Our collaborative project won the Google GNI Innovation Challenge, securing $300,000 to build and test machine learning-based tools that help newsrooms analyze equity and representation in their work at scale.
Editor’s note: This post was co-written and edited by Michael Krisch, Deputy Director of the Brown Institute; Sarah Schmalbach, Product Director of the Lenfest Local Lab and Ana Graciela Méndez, Special Projects Editor for the Lab.
We are pleased to announce new support from Google’s GNI Innovation Challenge to expand our partnership with The Lenfest Lab and The Philadelphia Inquirer creating open-source content audit and analysis tools for local newsrooms. The tools are aimed at making content audits faster and less expensive, which could speed the advancement of diversity, equity and inclusion (DEI) in local coverage. Our cross-disciplinary partnership between a lab, a local newsroom and a university will leverage each of our organizations’ strengths in product and UX innovation, journalism and data and computation to address shared questions about the relationship between equity, quality, geography and service in local news.
What is a content audit?
Broadly speaking a content audit is the process of systematically analyzing and assessing all of the content you have created. The goal is typically to reveal strengths and weaknesses in your content and discover opportunities to improve. Today many newsrooms are undergoing content audits to assess the equity and representation of past news coverage in order to inform future work, and to gain insights that allow them to better serve, reflect and include communities.
Why are newsrooms undertaking content audits?
Journalism seeks to serve communities through fair reporting. To offer fair reporting, local news organizations have to understand the needs, concerns and makeup of communities in their coverage area to provide useful and impactful reporting. Part of that understanding requires organizations to have actionable information about the communities they exclude, misrepresent or underreport on in their coverage now, or in the past. Content audits can give organizations the context needed to know which communities have been covered, how community life has been characterized and what effect coverage may have had on residents.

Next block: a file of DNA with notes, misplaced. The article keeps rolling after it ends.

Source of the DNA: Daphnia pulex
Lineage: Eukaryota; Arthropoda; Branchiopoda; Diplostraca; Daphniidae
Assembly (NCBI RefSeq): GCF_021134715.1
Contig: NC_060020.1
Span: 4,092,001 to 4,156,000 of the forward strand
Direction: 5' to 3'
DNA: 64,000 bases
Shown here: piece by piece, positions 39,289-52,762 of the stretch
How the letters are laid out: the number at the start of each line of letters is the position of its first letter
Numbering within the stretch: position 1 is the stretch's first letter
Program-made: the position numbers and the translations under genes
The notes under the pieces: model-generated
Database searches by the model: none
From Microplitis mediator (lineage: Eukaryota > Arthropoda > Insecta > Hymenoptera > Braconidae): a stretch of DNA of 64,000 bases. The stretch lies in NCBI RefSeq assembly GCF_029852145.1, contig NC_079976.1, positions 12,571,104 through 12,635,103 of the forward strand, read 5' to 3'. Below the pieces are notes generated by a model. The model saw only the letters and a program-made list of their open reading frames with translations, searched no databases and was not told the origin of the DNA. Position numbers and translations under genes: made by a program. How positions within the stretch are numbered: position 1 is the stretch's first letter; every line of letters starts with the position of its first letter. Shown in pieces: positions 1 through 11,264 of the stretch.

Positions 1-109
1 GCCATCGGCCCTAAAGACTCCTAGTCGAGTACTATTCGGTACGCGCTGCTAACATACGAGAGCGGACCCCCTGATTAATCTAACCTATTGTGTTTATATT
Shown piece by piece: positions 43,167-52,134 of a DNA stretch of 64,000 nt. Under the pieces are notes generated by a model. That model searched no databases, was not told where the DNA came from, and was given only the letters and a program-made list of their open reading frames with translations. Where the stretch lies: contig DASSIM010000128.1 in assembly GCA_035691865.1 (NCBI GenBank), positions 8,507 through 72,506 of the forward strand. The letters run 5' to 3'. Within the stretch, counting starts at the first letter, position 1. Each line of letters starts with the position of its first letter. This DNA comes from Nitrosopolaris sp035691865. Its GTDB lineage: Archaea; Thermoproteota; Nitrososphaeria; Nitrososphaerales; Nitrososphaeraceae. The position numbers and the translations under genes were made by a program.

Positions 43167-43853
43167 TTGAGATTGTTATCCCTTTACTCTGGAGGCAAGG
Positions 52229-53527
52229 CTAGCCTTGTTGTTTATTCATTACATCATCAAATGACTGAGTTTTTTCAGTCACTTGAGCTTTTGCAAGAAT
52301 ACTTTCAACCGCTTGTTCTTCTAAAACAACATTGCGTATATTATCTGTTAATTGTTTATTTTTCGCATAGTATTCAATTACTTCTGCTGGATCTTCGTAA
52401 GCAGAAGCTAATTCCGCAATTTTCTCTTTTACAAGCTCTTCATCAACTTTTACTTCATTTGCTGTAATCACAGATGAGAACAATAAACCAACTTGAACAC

Why do newsrooms need better tools for auditing content?
Traditional newsroom content audits have been done manually, meaning they can be costly, time-consuming, and potentially dated from the moment results are available. If not done internally, organizations can hire outside groups that assemble researchers to annotate content, which can include manually highlighting everything from the description of a community to the placement of a photo in a story.
The open-source tools we will develop leverage machine learning (ML) and natural language processing (NLP) technologies to help newsrooms automate the parts of the process that can be automated, allowing them to survey a far broader set of sources, content and practices. This will free up time for the more difficult task of analysis, including assessments of the culture, workflow and decision-making that results in published coverage.
Why speed and flexibility is key to this new wave of content audits
By being able to more efficiently identify issues of equity and representation in coverage through the use of these tools, news organizations will be able to start developing strategies sooner that address problems that are revealed.
It’s also important that any approaches to improving and operationalizing DEI practices be dynamic, able to continually adapt to changes in language and topics of concern among newsrooms and audiences. Our project will be developed with this flexibility in mind, allowing news organizations’ practices to grow alongside their communities.
Background on how our cross-disciplinary partnership started